AT&T says not to worry: Home phone service isn’t going away, “it’s actually getting better.”  But for today’s landline callers, those other options — wireless service, Internet-based phones, and bloated “triple-play” packages from the cable company — aren’t as easy, reliable or affordable as plain old telephone service.
    AT&T touts “modern landlines,” the Internet phone service formerly known as “U-verse.” But that’s only available to about half of the company’s service territory, and it requires a pricey Internet connection. Plus, you can’t make calls during a power outage — without a battery backup that you have to buy yourself.
    The company also promotes its “wireless home phone,” a traditional-looking receiver that is connected to the cell network. But AT&T admits the service isn’t compatible with security systems, fax machines and medical alert and monitoring services.
    No question, smartphones are great, but they don’t come cheap, and customers who tried to use their phones during disasters like Hurricane Sandy learned just how spotty or nonexistent the service can be. Even more worrisome: Advanced 911 — which can trace the exact location of a cellphone — won’t be fully implemented in Illinois until 2020 at the earliest. Plus, AT&T’s 14-state wireless 911 outage earlier this year doesn’t give traditional landline customers confidence that the company can provide satisfactory phone alternatives.
    The bottom line is that for Illinois’ most vulnerable phone customers traditional landlines don’t need to be charged, they don’t go out in an Internet or power outage, and they don’t leave 911 dispatchers guessing.
    Still, AT&T’s lobbyists argue that traditional phone service is costly, compared with other options for as low as $20 a month. Aside from the fact that it would be difficult to find a lot of wireless or Internet phone users who are paying just $20 a month, it’s the height of hypocrisy for AT&T to complain about the high-cost of landlines. This year, the company was successful in killing a price freeze on “safe-harbor plans” that for years gave customers cheap local service — for less than $20 a month.  If landline phone service gets more expensive, it’s because AT&T engineered it.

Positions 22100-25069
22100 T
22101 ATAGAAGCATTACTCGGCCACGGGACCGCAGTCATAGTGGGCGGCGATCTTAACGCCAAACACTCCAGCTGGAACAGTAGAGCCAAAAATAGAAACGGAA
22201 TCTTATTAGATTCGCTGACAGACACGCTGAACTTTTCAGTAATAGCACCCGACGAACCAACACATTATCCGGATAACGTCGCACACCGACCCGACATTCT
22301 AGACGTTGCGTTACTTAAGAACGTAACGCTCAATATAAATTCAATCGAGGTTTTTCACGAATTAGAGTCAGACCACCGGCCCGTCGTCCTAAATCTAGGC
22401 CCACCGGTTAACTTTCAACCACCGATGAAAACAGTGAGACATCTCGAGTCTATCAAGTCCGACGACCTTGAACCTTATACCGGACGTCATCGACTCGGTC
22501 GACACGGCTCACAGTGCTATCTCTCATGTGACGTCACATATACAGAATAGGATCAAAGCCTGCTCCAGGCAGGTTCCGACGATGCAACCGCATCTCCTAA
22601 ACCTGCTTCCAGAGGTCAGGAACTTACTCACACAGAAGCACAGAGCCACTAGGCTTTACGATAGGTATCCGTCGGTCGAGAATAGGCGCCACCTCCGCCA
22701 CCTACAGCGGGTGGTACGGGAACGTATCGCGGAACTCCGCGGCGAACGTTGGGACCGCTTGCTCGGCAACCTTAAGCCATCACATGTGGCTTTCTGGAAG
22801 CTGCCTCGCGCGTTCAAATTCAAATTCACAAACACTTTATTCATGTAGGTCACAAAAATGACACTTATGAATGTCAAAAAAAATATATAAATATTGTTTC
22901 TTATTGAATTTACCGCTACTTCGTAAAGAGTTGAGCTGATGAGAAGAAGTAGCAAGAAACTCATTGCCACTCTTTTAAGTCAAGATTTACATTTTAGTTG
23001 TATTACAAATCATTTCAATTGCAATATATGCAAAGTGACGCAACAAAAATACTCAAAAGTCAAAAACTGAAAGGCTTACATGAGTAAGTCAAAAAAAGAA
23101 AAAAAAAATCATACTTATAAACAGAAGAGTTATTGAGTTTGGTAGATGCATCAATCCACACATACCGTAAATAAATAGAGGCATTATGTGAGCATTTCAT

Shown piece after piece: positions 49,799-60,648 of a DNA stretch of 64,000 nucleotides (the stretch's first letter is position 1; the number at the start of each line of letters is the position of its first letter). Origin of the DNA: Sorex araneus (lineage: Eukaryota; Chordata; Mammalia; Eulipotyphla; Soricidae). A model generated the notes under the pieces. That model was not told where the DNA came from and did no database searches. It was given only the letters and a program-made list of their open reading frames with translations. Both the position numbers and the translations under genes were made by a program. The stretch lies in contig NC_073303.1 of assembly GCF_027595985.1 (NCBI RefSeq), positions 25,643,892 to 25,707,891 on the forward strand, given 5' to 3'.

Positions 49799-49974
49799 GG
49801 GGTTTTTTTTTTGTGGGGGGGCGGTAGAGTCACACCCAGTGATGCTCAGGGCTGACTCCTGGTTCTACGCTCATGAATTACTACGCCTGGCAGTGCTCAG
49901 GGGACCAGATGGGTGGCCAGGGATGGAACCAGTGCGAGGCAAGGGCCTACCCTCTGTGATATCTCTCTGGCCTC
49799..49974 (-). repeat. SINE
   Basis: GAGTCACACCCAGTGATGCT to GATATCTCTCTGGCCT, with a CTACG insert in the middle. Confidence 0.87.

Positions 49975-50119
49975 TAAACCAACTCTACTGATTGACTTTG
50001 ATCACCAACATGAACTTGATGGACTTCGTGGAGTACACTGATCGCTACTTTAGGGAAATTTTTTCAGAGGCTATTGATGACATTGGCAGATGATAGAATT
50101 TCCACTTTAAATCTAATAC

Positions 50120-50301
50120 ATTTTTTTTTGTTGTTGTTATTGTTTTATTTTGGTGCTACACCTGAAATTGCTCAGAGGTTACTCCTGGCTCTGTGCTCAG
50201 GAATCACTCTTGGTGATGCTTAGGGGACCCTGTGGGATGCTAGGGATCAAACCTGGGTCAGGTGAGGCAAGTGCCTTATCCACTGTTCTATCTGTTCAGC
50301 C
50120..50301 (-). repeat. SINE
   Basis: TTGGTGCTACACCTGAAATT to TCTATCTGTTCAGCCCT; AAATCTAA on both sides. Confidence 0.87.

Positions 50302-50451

While the company dismisses landline customers as a small percentage of its base, this debate isn’t about percentages, it’s about people.
    “I’m not against cellphones,” said Carol, whose landline connects to her pacemaker/defibrillator. “But we can’t guarantee cellphones will work all the time for important devices like mine.”
    If, as AT&T says, customers are abandoning traditional landlines in droves, then it shouldn’t be too long before the market works this out on its own. But that’s years from now. Until then, people like Carol — along with the big utilities and emergency services — can’t do without their landlines.
    Please visit to send a message to Washington to protect landline phone service for the customers who still need it. 
    Bryan McDaniel is director of governmental affairs for the Illinois Citizens Utility Board.